As I write, I’m on an American Airlines flight back to London after a spectacular stay in New York. It was a business trip but there was an awful lot of time to play. I had a Museum Mile afternoon revisiting the Frick Collection and the Metropolitan Museum. Despite being a gloomy old barn of a mansion, the Frick is worth the ticket for the Holbein the Younger portraits of Sir Thomas Moore and Thomas Cromwell.
My favourite galleries in the Met are the Jane Wrightsman Galleries of historic interiors rescued from demolished palaces and mansions in Europe then rebuilt in the museum with all the original furniture in place. It always amuses me when Doris from Hoboken nudges Pearl and says ‘I couldn’t live in that’ as she points to an 18th century music room from a Loire chateau. My response? ‘Try me’.
This trip was really all about Broadway for me. First up was War Paint the musical inspired by a book of the same name penned by La Farmer’s friend Lindy Woodhead. The stars are Broadway belters Patti Lupone and Christine Ebersole playing rival beauty queens Helena Rubinstein and Elizabeth Arden.
What was right with it? Patti Lupone is a force of nature who plays East European Jewish battle axe Helena Rubenstein with visceral guts, glory and cynicism. Patti’s vibrato is an instrument of such power. She slices notes like chopped liver. Rubinstein’s jewels – presumably Verdura, Boivin and Flato – are spectacular as is the scene where Madame luxuriates in bed with a claw-on-stick to reach jewels, letters and pastries.
Ebersole is the ostensibly patrician Arden whose signature colour is pink and whose lotions and potions are a fraction of the price of the ribbons on the bottles. Arden is a steel butterfly and Ebersole captures a woman with a mind like a steel trap for whom appearances are everything.
It is evident that both Rubinstein and Arden are snake oil saleswomen – particularly when a court orders them to reveal their ingredients – but also that they were capitalist feminist role models in an era when women on top were treated with the deepest suspicion. The book is really rather brilliant and I was reminded of nothing so much as the film biopic of rival Hollywood gossip queens Hedda Hopper and Louella Parsons called Malice in Wonderland.
There is no attempt to take the spotlight away from Lupone and Ebersole with ingenue love stories. But I would have loved to have seen a lot more of the young Turk Charles ‘Revlon’ Revson and his poster girl Dorian Leigh. Dorian gets a great number when Revlon’s Fire & Ice campaign topples Rubinstein and Arden. It is the sexiest and most memorable song in the show.
It is unforgivable to leave a Broadway show and not have a single tune sung by the leads dancing in your head. There was one eleven o clock number given to Ebersole about Arden Pink. The song was only memorable because the word ‘Pink’ was repeated about 100 times including a mawkish reference to pink being the babe Arden never bore. Pass the sick bucket, Maud.
You cannot fault Lupone or Ebersole for this two-hander but you could see Lupone channelling her Eva Peron and Norma Desmond in frustration that the material was a mite too thin for her talent. Nobody could accuse Hello Dolly! of being thin.
I can’t tell you how excited I was to be leaning on a red velvet balustrade at the back of the stalls in the Schubert Theater with my ‘Sippy Cup’ of Sauvignon in hand waiting for the curtain to go up on Bette Midler’s Dolly! Evidently the role is made for 71-year old Miss M and the supporting cast assembled around her has more power than the national grid.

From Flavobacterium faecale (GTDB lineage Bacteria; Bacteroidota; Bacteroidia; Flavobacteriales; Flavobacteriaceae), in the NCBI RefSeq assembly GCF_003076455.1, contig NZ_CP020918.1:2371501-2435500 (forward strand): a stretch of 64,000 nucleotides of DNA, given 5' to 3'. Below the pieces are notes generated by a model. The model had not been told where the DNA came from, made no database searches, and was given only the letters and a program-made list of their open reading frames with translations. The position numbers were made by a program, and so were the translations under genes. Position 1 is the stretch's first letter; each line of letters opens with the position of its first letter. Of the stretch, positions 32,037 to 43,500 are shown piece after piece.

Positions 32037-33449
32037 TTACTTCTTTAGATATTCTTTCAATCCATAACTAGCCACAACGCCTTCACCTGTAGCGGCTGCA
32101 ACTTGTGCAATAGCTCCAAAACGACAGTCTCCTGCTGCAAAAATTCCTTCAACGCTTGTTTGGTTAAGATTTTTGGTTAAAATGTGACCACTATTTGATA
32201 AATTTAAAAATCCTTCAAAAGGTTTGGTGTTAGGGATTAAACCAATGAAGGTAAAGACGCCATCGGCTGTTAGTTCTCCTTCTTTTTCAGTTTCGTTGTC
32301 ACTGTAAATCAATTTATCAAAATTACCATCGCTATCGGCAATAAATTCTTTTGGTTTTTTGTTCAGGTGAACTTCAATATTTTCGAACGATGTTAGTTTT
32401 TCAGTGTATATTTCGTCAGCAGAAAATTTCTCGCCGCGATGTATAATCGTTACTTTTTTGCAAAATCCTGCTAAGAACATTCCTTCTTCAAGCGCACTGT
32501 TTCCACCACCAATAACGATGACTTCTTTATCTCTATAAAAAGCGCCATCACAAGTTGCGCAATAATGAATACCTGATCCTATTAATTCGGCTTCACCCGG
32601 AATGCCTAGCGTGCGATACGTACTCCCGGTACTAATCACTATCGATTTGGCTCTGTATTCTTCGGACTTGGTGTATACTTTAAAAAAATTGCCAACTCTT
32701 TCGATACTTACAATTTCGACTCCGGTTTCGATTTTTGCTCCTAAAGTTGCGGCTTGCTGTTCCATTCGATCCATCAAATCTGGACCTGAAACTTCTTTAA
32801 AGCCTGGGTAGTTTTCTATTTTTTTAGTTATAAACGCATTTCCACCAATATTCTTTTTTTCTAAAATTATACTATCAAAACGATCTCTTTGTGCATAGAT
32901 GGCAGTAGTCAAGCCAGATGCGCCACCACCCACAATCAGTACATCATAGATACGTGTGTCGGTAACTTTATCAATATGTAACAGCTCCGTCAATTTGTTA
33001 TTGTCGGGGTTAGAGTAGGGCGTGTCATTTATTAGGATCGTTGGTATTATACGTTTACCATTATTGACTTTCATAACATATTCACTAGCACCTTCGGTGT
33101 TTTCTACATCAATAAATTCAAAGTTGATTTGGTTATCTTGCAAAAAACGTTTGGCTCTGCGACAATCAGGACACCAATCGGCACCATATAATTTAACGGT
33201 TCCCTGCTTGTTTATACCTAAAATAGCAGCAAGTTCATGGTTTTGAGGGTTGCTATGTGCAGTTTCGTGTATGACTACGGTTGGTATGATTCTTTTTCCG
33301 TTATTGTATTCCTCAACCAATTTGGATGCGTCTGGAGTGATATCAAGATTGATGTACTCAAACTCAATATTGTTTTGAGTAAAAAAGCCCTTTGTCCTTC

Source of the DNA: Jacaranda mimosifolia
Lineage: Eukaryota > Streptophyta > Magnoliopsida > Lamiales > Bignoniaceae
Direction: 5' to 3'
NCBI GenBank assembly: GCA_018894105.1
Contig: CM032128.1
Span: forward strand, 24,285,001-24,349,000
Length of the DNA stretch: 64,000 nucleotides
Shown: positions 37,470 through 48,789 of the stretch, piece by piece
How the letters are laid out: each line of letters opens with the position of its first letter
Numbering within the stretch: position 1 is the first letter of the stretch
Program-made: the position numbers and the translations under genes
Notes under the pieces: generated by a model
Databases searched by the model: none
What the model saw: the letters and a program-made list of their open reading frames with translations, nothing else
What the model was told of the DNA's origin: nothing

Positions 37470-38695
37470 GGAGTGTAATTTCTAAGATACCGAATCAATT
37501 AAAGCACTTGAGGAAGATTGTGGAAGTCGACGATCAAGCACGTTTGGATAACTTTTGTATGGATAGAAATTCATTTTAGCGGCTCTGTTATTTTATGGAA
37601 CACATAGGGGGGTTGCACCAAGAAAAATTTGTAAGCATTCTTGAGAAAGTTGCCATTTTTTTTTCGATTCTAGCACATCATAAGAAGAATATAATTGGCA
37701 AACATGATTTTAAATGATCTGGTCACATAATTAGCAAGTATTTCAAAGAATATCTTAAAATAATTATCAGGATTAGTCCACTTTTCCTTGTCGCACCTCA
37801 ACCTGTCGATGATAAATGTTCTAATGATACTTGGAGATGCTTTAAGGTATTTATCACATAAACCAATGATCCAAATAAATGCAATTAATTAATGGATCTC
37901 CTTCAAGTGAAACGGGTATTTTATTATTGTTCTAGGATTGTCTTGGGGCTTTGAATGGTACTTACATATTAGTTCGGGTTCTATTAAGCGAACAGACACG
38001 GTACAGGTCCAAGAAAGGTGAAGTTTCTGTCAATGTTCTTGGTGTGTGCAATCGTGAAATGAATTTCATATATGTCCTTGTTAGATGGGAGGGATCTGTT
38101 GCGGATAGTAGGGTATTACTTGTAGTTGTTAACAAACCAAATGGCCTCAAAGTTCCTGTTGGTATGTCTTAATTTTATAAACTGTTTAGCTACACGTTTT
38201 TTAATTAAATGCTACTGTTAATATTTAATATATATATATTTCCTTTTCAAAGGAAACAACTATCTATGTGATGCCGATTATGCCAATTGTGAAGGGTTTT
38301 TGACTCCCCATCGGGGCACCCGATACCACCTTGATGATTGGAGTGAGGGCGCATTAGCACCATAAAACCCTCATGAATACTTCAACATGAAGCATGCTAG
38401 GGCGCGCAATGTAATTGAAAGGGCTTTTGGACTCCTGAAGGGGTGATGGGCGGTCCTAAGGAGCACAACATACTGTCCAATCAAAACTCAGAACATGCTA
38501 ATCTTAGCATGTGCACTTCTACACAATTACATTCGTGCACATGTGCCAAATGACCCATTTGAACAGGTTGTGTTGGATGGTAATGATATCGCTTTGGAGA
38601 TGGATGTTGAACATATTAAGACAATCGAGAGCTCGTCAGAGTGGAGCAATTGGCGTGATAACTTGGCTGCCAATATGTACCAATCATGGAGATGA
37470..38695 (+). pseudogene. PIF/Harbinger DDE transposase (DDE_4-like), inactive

Lesser stars might not have couched David Hyde Pierce’s scene-stealing as Horace Vandergelder and the juvenile lover quartet being quite so effervescent. Canny Miss Midler knows that this is going to be a sell-out long run and she is going to need to keep her powder dry. So by and large she lets her cast give till it hurts and saves her high notes and high volts for the big numbers.
On the plus side, Dolly appears early in the production (unlike War Paint) with a grin from ear-to-ear underneath a straw boater and delivers patter song Just Leave Everything to Me with chutzpah and laughs. Perhaps justifiably, Bette absorbs the adoration coming in waves from the auditorium and takes the breaks standing ovations allow.
There is no getting around the fact that Miss M repeatedly saves her voice by mouthing the words when the chorus are at full belt rather than leading them. We got to the end of act one show stopper Before the Parade Passes By happy but not overwhelmed. Parade is one of those Bolero numbers that builds to a big Ethel Merman finish. I saw Bette Midler hit high notes repeatedly at the O2 in London where she gave the show of a lifetime. For Dolly! she vamped it.
Act Two of Hello Dolly! is a basic hold-your-breath for the intro to the title song then a race to Sardi’s for a post-show supper. Whatever you’ve paid for Hello Dolly! it is worth every red cent to watch Bette Midler perform the title number in an off-the-shoulder red beaded Belle Epoque gown and a feather headdress. Miss M gives the definitive rendition of Hello Dolly! and dances up a storm with the boys. Once again it is a big ensemble number with a lot of support for the star.
Lupone and Ebersole gave their all but could not overcome so-so material whereas Miss M gave just enough in Broadway gold. If you love musicals, seeing Bette Midler in Hello Dolly! is up there with Ethel Merman in Gypsy and Patti Lupone in Evita.